Open Modelica, Python, and LaTeX installation on my Mac

After spending nearly a day getting Open Modelica running on my MacBook, I decided to write things down to hopefully help others in the group avoid the problems and ambiguities I encountered. My Mac operating system is OS X 10.11.6 at this time.

At the start of the installation, I had two accounts on my computer: Admin and ray, with admin and regular user privileges, respectively. Following directions on the Open Modelica download page, I downloaded MacPorts, skipping the Xcode installation entirely without any problems so far. I used my own account but made sure MacPorts installed in the root directory. Next,

echo rsync://build.openmodelica.org/macports/ >> /opt/local/etc/macports/sources.conf

which would not work even from the Admin account – permission was denied because the file sources.conf was owned by wheel and so I could not append the path above. To solve this, I enabled my root account, logged into it, and finally was able to execute this command. I then switched to Admin, enabled admin privileges for ray to add that account to the sudo list. I then went back to account ray and did everything from there (not from root as specified on the OpenModelica page). I then

sudo port selfupdate
sudo port install gcc44
sudo port install openmodelica-devel +libraries

which all went well except for some warnings during the gcc installation.

At this point, Modelica was installed as basically a set of libraries – looking in /Applications/MacPorts, no applications were found. So then I went to to the OpenModelica OMEdit page and downloaded from nightly builds/mac/binaries/release the 1.12.0 version .mkpg and installed that. That not only gave me OMEdit.app but also OMNotebook.app, OMShell.app, and Python 2.7 – more on that next. Note that all of the Modelica software above takes about 6-7 GB of space.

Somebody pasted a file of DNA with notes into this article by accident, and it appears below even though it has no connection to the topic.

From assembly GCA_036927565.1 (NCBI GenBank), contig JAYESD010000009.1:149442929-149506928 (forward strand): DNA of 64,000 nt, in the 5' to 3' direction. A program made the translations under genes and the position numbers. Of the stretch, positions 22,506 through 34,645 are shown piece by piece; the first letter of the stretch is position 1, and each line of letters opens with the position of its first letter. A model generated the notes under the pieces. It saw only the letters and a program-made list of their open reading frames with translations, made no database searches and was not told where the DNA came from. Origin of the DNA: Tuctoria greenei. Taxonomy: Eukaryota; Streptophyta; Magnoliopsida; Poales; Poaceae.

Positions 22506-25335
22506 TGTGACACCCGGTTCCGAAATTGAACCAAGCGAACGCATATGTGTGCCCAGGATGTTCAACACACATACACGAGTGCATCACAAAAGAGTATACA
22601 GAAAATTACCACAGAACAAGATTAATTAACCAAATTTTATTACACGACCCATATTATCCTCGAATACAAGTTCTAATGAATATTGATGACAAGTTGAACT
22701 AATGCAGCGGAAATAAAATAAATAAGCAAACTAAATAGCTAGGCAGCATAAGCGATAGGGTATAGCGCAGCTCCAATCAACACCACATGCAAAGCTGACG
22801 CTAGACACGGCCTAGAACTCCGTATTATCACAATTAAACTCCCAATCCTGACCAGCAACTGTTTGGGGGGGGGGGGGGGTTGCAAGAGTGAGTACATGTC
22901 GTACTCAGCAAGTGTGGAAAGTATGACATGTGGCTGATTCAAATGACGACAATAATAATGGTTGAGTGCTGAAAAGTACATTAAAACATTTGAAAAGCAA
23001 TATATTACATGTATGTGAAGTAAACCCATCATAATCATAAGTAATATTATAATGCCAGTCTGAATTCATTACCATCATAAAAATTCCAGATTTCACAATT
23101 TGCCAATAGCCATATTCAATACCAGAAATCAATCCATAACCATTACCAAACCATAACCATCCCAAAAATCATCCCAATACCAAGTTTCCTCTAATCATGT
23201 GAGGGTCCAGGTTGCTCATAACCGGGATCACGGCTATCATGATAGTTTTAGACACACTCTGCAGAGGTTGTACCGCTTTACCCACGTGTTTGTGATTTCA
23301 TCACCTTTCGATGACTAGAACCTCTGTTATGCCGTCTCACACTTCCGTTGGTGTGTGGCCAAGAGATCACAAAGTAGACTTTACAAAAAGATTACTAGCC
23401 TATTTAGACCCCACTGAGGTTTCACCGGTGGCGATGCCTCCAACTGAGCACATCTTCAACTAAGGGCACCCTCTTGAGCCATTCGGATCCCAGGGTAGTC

To check if things are working, the following should produce a plot of a bouncing ball (note that the location of BouncingBall.mo may be different for you). To start, click on OMShell.app and then enter

loadModel(Modelica)
loadFile(“/opt/openmodelica/share/doc/omc/testmodels/BouncingBall.mo”)
list(BouncingBall)
simulate(BouncingBall, stopTime=3.0)
plot({h})

To test my own ODE model, I first created the file test.mo located on my desktop and containing:

model firstODE “First order initial value problem”
  Real x “State variable”;
initial equation
  x = 2 “Initial condition”;
equation
  der(x) = 1-x;
end firstODE;

and then

cd(“/Users/ray/desktop”)
loadFile(“test.mo”)
simulate(firstODE, startTime=0, stopTime=3)
plot(x)

Note that loadFile() will return a false if there are syntax errors or special characters in the test.mo file.

Python

After adding a 0.5 TB SSD to my laptop I needed to reinstall Python. I’ve used the Enthought distribution in that past because the version of Python that comes with OS X does not have PyLab and other packages we use. Since the previous time I installed it, Enthought seems to have wrapped its Python distribution with a deployment manager environment EDM. This works well for me because I always use Python from the command-line interface. After installation of EDM, I needed to install the packages we use by opening a terminal window and

edm install

to install the edm shell and then

edm install scipy
edm install matplotlib
edm install pyside
edm install networkx

and more. Note that pyside is needed for matplotlib to work because it provides the GUI toolkit Qt necessary to display the plots. To run a python script

edm python myscript.py

and to use python interactively

edm shell
python

LaTeX

I have been using the same distribution of LaTeX for 10 years. Therefore, I’m going to try MacTeX 2018 since it seems to include every package we use (including ChemFig?) and TeXShop as the front end. After downloading and installing it, everything worked perfectly.

Alan Uy passes RAE